PMON can take up to 10 minutes to get back to the Listener with its next service update. Cleaning up after sessions exit the instance has a higher priority than service updates to the Listener. At the 10 minute mark, PMON makes the service update the top priority if the service update had not been previously done in that time interval.

Remember that this is a database to support automated testing. We have to live with this many connect/disconnect operations because we have an automated robot testing out our application in rapid-fire fashion. We don’t want to change how the application works because it works very well when run by a single user. Our automated test suite is executing the application differently than what it was designed to do. But we want to exercise the application as its written to potentially expose bugs before the code changes hit production.

For now, I’ve increased the PROCESSES parameter to a value that we’ll never reach. All this so that the Listener can not hit the limit in its internal counter. The more PROCESSES, the more memory needed in the SGA to support that higher number. But this database can handle it.

If anyone knows of a way to get the service update to occur in a 5 minute window, please let me know. There aren’t any documented parameters to control this behavior and I’ve been unable to find an undocumented one as well.

Lastly, this issue is in one of my database. Oracle 12c changes the architecture a bit. The new Listener Registration (LREG) background process handles the work that PMON used to do. I don’t have a system quite yet to test, but I bet that LREG won’t have the same issue in 12c that PMON is exhibiting here in 11g as LREG won’t have to handle cleanup duties that PMON does. MOS Note 1592184.1 shows that LREG will do the service updates.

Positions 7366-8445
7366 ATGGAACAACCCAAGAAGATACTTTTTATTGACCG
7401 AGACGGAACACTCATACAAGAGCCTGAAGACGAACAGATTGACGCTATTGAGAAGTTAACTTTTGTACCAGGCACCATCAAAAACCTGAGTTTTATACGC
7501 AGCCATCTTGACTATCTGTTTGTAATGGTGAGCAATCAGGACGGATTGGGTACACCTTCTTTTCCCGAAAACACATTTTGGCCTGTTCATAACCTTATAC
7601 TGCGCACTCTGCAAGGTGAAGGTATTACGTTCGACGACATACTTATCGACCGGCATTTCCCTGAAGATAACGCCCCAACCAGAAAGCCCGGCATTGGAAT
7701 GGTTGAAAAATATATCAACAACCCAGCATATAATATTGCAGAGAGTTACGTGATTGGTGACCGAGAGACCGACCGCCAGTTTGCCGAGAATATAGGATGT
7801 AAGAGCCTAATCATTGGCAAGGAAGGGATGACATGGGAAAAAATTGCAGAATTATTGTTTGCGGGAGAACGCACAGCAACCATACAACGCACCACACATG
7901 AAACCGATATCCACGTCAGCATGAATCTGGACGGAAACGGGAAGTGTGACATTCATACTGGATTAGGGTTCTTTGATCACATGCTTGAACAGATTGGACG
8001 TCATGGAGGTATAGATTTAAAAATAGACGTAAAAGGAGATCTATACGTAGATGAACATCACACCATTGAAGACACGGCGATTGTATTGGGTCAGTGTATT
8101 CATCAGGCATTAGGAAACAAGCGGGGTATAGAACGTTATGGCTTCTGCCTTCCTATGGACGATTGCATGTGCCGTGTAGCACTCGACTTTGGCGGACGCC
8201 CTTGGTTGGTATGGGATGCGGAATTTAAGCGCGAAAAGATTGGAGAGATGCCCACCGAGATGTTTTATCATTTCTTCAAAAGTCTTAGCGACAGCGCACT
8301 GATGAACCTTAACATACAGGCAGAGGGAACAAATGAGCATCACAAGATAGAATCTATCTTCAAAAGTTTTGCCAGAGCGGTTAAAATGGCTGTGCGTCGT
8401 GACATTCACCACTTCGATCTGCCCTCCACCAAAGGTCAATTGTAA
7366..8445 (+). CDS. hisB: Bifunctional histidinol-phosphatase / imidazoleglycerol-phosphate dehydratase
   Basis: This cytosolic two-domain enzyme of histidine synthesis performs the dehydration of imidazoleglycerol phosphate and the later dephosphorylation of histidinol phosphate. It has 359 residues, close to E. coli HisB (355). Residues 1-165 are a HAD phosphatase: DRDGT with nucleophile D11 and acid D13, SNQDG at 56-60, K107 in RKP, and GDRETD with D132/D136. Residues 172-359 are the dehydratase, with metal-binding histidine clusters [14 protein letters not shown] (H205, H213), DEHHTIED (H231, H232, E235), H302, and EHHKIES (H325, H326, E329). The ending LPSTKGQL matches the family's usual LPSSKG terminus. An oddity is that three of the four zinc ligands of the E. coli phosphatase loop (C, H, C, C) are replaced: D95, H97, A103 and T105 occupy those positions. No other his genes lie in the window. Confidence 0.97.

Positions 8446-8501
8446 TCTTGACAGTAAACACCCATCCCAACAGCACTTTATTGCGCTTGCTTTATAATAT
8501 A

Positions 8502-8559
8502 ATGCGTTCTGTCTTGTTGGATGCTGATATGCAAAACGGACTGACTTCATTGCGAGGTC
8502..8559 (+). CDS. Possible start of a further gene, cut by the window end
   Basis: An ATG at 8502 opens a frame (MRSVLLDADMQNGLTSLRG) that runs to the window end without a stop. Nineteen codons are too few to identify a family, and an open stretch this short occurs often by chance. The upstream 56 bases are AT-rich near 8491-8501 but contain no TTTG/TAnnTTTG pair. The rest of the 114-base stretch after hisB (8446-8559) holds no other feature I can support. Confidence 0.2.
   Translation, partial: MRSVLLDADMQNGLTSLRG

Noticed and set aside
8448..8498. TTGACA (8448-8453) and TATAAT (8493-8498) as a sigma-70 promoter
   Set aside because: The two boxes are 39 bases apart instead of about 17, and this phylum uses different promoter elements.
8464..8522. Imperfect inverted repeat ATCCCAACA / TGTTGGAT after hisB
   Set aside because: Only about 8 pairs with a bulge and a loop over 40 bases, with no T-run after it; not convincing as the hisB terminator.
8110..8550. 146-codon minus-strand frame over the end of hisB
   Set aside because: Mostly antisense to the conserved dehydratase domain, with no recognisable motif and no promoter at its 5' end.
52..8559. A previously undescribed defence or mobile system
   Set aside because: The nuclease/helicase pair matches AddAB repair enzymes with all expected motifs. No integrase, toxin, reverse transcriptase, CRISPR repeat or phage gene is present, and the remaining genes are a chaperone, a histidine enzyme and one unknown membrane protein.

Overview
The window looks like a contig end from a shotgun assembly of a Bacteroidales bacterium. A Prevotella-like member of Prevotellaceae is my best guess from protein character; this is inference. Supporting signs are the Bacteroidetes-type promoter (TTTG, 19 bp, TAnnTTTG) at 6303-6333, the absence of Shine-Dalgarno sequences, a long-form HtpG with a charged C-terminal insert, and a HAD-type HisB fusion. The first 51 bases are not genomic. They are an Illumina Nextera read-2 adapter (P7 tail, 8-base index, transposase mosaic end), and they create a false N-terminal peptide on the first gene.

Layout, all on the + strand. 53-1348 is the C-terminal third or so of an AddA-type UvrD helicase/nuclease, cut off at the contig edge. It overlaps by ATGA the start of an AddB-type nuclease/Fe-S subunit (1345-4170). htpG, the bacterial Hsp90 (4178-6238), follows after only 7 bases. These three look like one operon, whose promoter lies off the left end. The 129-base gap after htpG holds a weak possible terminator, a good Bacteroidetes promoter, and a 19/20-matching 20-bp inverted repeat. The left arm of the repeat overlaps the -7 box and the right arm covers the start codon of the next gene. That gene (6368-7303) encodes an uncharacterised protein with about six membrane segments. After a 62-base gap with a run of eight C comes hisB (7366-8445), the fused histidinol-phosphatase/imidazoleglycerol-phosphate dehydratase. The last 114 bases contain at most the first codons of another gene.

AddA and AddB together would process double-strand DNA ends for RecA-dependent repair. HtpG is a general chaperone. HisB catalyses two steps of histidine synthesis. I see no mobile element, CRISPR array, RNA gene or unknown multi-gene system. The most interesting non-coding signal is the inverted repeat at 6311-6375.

Jun 18

ADDM on SearchOracle.com

Here is another article I wrote for SearchOracle.com in case you missed it. This one focuses on how to use ADDM to quickly diagnose a performance problem.



Jun 18

Which Linux Partition?

I’m trying to upgrade a system’s Grid Infrastucture to the latest/greatest version. The OUI says that I need 7GB of free space and I’m a little short. This is on virtual machines so we can grow the disk easily enough. Everything is installed in the root partition (this isn’t production) and my SysAdmin is asking me if he needs to grow /dev/sda1 or /dev/sda2. Well the disk device is /dev/sda which is the first disk device on the system. This disk device has two partitions, named sda1 and sda2. Which partition is for the root file system? Today, I stumbled across the lsblk command which shows me exactly how this disk is partitioned. The lsblk command is short for List Block Devices. Here is the output on my system.

sda    8:0    0   42G 0 disk
├─sda1 8:1    0  400M 0 part /boot
└─sda2 8:2    0 31.6G 0 part /
sr0   11:0    1 1024M 0 rom

The output above clearly shows that sda1 is for the boot partition and sda2 is for the root partition.

Jun 17

Oracle Certifications